My Piece of the Puzzle
By Tenacious C aka Kelly BSE Cookson
This is a question I've been asking myself a lot lately. Where do I fit into this 30,000 piece nightmare of a puzzle that is addiction?
I know my piece is there, spread out somewhere on the table waiting to be put in it's place.
It doesn't belong in the recovery club, I'm just a "normie". It doesn't fit into that space, that horrible space, with the grieving families who lost their loved one. I don't have fans, my story isn't as "interesting" as some (though far more than many probably realize). I don't have a book or a clothing line. I don't know how to change policies and laws.
So where does my piece belong?
Because it does belong, this I know. It came out of the same big box with a picture of pills, needles, pipes and pain.
I didn't ask for this. This came to me. All of it.
My story begins after my daughter's, who is now in recovery. Mine started with a tingle that something wasn't quite right. A weird gut feeling when I would see her that she was using something, but I had no idea what was to come.
Then my dad sent me an article that made headlines in our local paper, that article would change my world forever. Ava's boyfriend's picture was staring at me with the title of "Local Man Arrested for Possession of Assault Rifle". As I scrolled down the page, one small sentence at the very bottom is what was life-changing. Just a few little words is all it takes; possession of small amount of heroin. Oh fuck....
I had no idea she had a habit like this. If I did, I did an amazing job at the game of denial. Even for a short time after that I fooled myself into believing "well, maybe it was for someone else" and even worse "maybe her boyfriend just deals". I know those are horrible better case scenarios, and in hindsight ridiculous, but the power of not wanting to believe what's right in front of your face is strong!
That didn't last long. Reality hit me full force several months later when he went to jail and the very broken, shell of my first true love, my sunshine covered in the clouds of a serious drug problem, moved in.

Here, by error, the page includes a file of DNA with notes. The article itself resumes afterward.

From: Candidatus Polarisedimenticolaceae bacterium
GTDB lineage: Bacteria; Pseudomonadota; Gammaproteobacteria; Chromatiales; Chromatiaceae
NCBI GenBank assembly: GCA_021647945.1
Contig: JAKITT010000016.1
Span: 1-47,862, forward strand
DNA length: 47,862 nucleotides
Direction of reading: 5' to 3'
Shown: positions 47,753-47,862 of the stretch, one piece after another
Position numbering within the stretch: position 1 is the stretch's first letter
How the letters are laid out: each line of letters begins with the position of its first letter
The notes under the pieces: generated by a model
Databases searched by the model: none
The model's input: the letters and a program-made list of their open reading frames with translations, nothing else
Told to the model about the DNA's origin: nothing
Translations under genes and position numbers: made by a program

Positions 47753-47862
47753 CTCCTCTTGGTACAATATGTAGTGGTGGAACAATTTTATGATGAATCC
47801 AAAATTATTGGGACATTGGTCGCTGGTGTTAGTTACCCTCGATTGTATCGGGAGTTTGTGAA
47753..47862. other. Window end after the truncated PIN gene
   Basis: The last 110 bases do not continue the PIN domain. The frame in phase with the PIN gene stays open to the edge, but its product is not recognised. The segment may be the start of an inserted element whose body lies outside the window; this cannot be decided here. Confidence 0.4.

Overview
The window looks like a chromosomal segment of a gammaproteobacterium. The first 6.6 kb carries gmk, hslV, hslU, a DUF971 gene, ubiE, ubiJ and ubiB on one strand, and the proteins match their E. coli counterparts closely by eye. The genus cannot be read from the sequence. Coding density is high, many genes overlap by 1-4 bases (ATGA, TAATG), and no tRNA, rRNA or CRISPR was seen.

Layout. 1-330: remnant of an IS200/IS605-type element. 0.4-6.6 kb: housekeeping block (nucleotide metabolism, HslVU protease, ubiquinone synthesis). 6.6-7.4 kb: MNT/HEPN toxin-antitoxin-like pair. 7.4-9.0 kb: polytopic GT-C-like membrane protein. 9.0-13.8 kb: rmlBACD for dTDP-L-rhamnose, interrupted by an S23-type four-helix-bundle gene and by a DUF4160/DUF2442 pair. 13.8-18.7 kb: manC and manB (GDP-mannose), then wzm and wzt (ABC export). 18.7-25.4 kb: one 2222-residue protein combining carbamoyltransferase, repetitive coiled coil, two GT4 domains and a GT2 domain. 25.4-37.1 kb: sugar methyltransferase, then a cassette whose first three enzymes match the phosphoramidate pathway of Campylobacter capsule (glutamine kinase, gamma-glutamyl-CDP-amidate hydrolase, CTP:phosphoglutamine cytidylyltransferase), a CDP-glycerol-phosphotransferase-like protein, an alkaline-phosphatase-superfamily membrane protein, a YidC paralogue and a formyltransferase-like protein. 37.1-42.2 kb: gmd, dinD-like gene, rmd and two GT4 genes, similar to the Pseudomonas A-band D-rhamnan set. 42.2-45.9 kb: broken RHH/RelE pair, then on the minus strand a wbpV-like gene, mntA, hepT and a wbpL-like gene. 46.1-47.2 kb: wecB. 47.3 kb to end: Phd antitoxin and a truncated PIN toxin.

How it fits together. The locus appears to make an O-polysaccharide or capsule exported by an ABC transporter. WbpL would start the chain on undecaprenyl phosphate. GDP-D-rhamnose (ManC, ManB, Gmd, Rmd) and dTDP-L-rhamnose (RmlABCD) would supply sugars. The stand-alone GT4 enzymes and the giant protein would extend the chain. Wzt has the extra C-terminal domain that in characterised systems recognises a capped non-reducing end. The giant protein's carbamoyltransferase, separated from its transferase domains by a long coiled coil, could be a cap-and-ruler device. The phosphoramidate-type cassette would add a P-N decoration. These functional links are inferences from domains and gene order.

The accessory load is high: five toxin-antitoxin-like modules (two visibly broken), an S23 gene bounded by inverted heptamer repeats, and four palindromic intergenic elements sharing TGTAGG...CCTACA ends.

The next year is a blur really. I lost so much during this time. I lost the blissful ignorance of a life without heroin and crack addiction. I saw horrifying milestones no parent should see; their baby's first time nodding out, their baby's first cold turkey detox, their baby's first needles, their baby's first time in jail, getting those pleading calls to bail them out and you can't because you know they will disappear back into the abyss. And the worst one of all, baby's first OD.
I lost countless material belongings despite every effort to protect myself from the "zombie" my daughter had become. I lost my fiancé, my soulmate. I lost my health. I lost myself.
I won't go through every detox, every rehab, every arrest. This is a story everyone who's been through addiction on any level knows too well. What I will tell you about though is the pain of watching your child dying before your eyes and the utter helplessness you feel. I felt like I was stuck in a nightmare on repeat where she was falling off a cliff, just hanging on to one of my hands, and every time my hand would slip and I would watch her fall into a gaping black hole. Only I couldn't wake up. It wasn't a dream. It was my new fucking reality. Until one day, it wasn't anymore.
Now I know what I am. I am a warrior. I fought like I never knew I could to help save my daughter. I took matters into my own hands after conventional methods didn't work for her for over a year. I lost everything and came out reborn on the other side as someone completely new. Someone fierce, a fighter, someone tenacious. I'm a piece of the puzzle that needs to be here because now my eyes are wide open.
I see you now. I see worth you don't see in yourself. I hear you. I hear things you don't know you're even saying because I'm paying attention to all of you. I listen to you tell me things you've done for your drug and I hurt for you the same as I did for my daughter when she was dark and lost. I smell the fear. My heart breaks when you aren't ready to overcome it yet and start that climb up the mountain to stake your claim to your life. Most of all, I know there's a light at the end of the tunnel waiting for you.
So for you, perhaps the biggest underdogs of all, I will stand by you. I'll fight like hell to show you the tunnel, and guide you in enough so you can follow the light to the other side and watch you put that flag on your mountain.
That's my piece. That's where I belong.
Right beside you.